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Posted by on Nov 20, 2017 in Featured, Foreign Policy & IR, South Asia, United States | 0 comments

US Announces Military Withdrawal from Myanmar: Another American Foreign Policy Quagmire?

US Announces Military Withdrawal from Myanmar: Another American Foreign Policy Quagmire?

The US State Department has announced that it will be withdrawing military support from Myanmar in the coming weeks as well as suspending all travel waivers for Myanmar military officials, amid the ongoing infighting between the Rohingya people and the country’s military forces. This decision has come after months of devastating human rights abuses instigated by the military against the Rohingya people in the western Rakhine state of the country. Since August 25th, 2017, following retaliative attacks against the military by members of the Arakan Rohingya Salvation Army, conditions in the Rakhine state have rapidly deteriorated, yet the country’s majority government, the liberal and democratically-elected National League for Democracy (NLD), has remained relatively mute on the issue. While political circumstances in Myanmar are complicated and constitutional restrictions prevent the NLD from exercising full, legal power, the United States cannot continue to support a military unit that is actively engaged in what many are calling ethnic cleansing. The United States was one of the first Western countries to support Myanmar’s democratization efforts back in 2009 under the Obama administration, and has since made significant headway in reinstating diplomatic and trade relations with the Southeast Asian country. Recent developments, however, threaten to jeopardize this progress.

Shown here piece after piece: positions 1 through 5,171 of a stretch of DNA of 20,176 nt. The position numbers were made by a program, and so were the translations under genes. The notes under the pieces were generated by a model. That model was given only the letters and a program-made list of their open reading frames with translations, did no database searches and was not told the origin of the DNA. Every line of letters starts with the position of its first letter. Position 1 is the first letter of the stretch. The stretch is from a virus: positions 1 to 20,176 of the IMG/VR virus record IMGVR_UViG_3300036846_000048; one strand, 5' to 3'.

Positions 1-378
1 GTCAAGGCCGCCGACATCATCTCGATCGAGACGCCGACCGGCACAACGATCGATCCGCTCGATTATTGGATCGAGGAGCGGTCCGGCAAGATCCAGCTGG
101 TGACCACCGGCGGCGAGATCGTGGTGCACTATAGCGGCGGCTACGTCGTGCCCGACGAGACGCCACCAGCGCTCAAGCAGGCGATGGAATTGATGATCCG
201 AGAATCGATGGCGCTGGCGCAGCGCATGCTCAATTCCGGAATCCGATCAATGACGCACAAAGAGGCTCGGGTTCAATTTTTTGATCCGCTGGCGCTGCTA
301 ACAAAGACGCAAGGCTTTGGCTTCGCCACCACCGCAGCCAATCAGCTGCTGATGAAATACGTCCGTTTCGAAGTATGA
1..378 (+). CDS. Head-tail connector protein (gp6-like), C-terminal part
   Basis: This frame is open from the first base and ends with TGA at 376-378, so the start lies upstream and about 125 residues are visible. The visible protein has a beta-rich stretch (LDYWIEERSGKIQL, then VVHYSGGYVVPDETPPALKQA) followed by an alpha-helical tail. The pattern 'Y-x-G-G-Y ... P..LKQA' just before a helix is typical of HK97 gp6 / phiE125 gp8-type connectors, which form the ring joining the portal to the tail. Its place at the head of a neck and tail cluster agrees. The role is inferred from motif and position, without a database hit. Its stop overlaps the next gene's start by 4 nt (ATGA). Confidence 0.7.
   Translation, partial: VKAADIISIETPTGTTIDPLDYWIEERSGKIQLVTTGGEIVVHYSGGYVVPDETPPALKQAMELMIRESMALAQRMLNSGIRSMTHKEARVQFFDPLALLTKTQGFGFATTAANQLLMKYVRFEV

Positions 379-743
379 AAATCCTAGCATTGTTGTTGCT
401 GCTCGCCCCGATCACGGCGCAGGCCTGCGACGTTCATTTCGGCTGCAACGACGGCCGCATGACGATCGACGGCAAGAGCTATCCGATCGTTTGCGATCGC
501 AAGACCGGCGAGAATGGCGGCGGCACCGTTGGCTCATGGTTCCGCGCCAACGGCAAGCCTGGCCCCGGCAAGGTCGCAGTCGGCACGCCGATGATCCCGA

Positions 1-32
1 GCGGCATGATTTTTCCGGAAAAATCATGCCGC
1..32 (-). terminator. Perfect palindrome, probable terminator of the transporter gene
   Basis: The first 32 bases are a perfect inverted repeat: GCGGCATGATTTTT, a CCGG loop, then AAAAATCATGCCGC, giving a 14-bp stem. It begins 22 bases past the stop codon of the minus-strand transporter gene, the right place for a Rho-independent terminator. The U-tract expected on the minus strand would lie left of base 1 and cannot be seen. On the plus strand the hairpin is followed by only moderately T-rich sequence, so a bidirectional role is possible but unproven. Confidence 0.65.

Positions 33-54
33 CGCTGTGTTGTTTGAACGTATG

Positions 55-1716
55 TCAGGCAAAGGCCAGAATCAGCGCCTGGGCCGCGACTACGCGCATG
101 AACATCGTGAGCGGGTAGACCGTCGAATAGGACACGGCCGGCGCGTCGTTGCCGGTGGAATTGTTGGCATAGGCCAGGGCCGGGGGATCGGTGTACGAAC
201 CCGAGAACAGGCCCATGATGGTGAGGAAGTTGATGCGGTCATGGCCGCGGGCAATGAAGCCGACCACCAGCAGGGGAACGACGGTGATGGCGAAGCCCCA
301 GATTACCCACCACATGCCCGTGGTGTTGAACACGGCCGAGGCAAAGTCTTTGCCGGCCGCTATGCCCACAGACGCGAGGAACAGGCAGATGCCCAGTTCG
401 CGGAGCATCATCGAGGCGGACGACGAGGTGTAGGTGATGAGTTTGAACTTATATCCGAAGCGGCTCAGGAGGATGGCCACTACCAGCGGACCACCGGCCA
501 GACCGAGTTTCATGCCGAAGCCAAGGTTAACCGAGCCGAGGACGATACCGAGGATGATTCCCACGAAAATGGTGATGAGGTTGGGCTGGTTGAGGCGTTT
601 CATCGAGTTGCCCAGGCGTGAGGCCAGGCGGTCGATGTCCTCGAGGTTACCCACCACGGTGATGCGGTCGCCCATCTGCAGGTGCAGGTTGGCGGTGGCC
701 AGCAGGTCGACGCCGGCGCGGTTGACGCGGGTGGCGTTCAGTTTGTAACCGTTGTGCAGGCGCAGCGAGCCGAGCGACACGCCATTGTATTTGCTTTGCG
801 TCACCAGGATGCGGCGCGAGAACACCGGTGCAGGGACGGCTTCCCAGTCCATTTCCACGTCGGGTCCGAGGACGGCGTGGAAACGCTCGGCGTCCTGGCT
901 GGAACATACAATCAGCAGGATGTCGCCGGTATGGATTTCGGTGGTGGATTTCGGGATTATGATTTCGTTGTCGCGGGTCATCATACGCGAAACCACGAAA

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Rohingya carrying supplies to an IDP camp in Sittwe. https://goo.gl/images/z7jdB4